And so, it finally happened. After resolving to never be in a long distance relationship (LDR), karma got me back by putting several oceans between me and my boyfriend when I left for grad school in London. We went from seeing each other everyday to… seeing each other every day, actually, only this time through webcam.
It was difficult but we adapted and overcame. And I learned a couple of things along the way.
Turns out LDRs are all about numbers: there were countdowns ‘til our next meeting and constant time zone calculations. I made tallies and crossed out calendar dates with gusto. It was difficult to not automatically add hours whenever I checked my watch, as I would instinctively estimate the current time in his country.
When daylight savings kicked in, I was initially devastated, because it meant one hour less that we’d have to chat online.
There’s always something to do in London - that’s what I love (and resent) about it. I was having the time of my life daily, yet there was often an annoying voice in my head repeating, ‘I wish he was here to experience this.’ It happened while I watched plays, found a new food spot, and during every particularly nice stroll at the park.
I ended up making a list of things for him to try during his inevitable visit. One side effect of doing so meant I had to avoid certain activities – mostly Potter-related, because of our mutual obsession – so we could eventually do them together, as that would spare me the time and money of going twice.
When you’re in an LDR, every minute of communication with your partner is worth sprinting home after class for. And that’s what I’d do to catch him before he had to go to bed, due to our inconvenient time difference. I developed a routine, where I’d get up early so we could chat before I left the flat. He’d do the same for me, getting up much earlier than usual for his work commute, when it was my turn to go to bed.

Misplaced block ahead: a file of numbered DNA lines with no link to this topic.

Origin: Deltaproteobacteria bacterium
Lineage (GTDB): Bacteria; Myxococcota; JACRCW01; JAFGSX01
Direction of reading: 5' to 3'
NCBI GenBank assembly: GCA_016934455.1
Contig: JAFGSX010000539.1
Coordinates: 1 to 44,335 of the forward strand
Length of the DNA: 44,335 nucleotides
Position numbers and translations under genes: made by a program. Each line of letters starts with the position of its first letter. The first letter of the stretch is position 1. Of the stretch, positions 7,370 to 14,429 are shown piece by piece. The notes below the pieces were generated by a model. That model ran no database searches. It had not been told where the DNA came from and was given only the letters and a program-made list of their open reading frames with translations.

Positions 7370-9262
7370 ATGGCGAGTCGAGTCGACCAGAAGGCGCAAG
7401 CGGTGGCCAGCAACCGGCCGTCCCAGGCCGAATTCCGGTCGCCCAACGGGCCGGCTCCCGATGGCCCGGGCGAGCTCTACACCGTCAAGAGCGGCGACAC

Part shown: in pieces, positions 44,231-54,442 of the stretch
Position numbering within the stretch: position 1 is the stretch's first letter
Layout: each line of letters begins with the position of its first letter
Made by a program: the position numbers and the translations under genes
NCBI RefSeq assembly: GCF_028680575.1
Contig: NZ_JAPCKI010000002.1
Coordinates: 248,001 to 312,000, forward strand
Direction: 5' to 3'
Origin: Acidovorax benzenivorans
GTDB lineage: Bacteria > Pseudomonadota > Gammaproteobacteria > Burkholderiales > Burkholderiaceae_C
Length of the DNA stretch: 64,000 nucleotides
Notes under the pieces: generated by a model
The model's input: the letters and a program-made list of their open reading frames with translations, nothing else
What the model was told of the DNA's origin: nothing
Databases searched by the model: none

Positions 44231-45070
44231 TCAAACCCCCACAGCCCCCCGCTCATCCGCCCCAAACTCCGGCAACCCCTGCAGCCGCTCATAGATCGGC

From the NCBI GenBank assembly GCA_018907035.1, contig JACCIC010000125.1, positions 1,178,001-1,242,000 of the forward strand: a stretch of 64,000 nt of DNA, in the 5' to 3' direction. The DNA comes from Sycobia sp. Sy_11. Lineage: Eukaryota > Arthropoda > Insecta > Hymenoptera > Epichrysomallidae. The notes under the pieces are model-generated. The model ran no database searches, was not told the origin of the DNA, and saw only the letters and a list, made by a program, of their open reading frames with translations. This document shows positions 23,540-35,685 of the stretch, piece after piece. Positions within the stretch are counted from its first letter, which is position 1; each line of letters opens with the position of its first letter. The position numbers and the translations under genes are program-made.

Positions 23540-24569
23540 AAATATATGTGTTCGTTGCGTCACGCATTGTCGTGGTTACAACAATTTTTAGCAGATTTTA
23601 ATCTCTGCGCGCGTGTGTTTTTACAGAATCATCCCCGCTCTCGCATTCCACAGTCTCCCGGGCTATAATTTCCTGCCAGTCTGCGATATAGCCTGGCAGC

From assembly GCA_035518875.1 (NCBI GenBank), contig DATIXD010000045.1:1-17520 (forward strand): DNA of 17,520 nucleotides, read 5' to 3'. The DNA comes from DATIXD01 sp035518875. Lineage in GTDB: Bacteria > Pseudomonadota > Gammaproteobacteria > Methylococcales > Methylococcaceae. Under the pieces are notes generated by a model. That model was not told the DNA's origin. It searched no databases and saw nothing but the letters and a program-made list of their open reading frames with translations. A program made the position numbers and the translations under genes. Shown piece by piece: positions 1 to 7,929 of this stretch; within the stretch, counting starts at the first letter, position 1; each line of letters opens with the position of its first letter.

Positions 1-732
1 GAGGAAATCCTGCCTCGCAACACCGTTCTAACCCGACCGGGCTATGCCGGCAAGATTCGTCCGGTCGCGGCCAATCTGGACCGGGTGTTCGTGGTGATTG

Sometimes, spontaneously going out with friends meant I wouldn’t be able to talk to him online for that day. He understood, naturally, but I couldn’t help but feel guilty about not maximising the mutual free hours we had together. Learning to shake off those irrational thoughts was a challenge.
My boyfriend and I had always been adventurous eaters and one of the activities I knew I would miss most was eating out with him frequently. But food-related updates became a constant in our daily talks, and his restaurant visits would leave me steaming with jealousy.
With my postgraduate school budget, I couldn’t eat out as often. So I started learning to recreate dishes he had had from scratch, from Chinese dumplings to Korean samgyupsal (pork belly). In turn, once he visits, I’ll help him try first-hand the diverse cuisines that London has to offer.
One of the perils of being in an LDR is the high chance of miscommunication. You’re limited by too-slow internet, solely verbal and written exchanges and a deficiency in communication in general. If you both happen to have had a bad day and are both seeking comfort but can’t find it in each other’s words, passive aggressive advances can quickly mutate into full-blown silent treatments that last for days (or even weeks) on end.
There is no shouting, wiping away tears, or crushing hugs. There is only a twisted war of attrition until someone finally breaks and sends an apologetic email. Arguments may not be as explosive, but they are cold, long-lasting and make the distance between you two more palpable than ever.
I figured out the hard way that isolating yourself in a time wherein solitude already eats up so much of your life just makes things a lot worse. Since then, my boyfriend and I have worked on establishing different means of showing our love for one another - after all, written ‘I love yous’ and heart emojis can only do so much. We’ve started playing video games online and watching shows at the same time. We’ve made conscious efforts to avoid squabbling over petty matters.
Sure, an LDR is still a daily struggle, but we’ve been conquering it one day at a time and have been learning to fortify our relationship in the process.